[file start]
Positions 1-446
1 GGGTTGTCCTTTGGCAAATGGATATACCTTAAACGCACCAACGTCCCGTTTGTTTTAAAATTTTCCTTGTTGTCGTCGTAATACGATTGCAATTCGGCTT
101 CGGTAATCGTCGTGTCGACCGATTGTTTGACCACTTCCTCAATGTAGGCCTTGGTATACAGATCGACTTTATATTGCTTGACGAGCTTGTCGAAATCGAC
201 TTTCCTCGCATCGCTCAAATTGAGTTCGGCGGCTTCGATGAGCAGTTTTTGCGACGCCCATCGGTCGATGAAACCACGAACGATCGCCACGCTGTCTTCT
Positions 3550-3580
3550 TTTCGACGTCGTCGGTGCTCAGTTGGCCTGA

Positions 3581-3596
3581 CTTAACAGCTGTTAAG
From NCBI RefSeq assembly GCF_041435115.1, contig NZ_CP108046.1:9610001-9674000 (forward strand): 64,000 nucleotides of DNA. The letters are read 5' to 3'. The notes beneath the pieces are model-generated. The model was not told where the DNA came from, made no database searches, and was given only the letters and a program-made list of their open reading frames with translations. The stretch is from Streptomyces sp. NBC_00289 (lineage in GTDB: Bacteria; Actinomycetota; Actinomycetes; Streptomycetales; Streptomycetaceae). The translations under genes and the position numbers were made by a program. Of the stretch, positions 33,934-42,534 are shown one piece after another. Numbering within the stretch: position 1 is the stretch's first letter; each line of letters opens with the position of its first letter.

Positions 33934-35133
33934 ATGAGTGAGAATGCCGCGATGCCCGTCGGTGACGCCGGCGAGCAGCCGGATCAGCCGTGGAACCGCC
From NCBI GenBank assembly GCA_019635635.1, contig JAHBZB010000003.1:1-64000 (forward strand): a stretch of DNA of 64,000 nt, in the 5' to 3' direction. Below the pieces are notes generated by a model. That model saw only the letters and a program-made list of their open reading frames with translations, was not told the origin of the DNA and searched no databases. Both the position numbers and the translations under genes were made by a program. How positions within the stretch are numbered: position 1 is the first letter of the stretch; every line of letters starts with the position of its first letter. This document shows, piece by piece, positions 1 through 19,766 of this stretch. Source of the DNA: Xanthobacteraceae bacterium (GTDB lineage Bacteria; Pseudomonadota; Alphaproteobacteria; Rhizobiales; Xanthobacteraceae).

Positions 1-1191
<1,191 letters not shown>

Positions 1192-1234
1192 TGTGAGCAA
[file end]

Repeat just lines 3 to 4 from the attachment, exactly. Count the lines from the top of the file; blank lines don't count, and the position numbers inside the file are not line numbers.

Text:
101 CGGTAATCGTCGTGTCGACCGATTGTTTGACCACTTCCTCAATGTAGGCCTTGGTATACAGATCGACTTTATATTGCTTGACGAGCTTGTCGAAATCGAC
201 TTTCCTCGCATCGCTCAAATTGAGTTCGGCGGCTTCGATGAGCAGTTTTTGCGACGCCCATCGGTCGATGAAACCACGAACGATCGCCACGCTGTCTTCT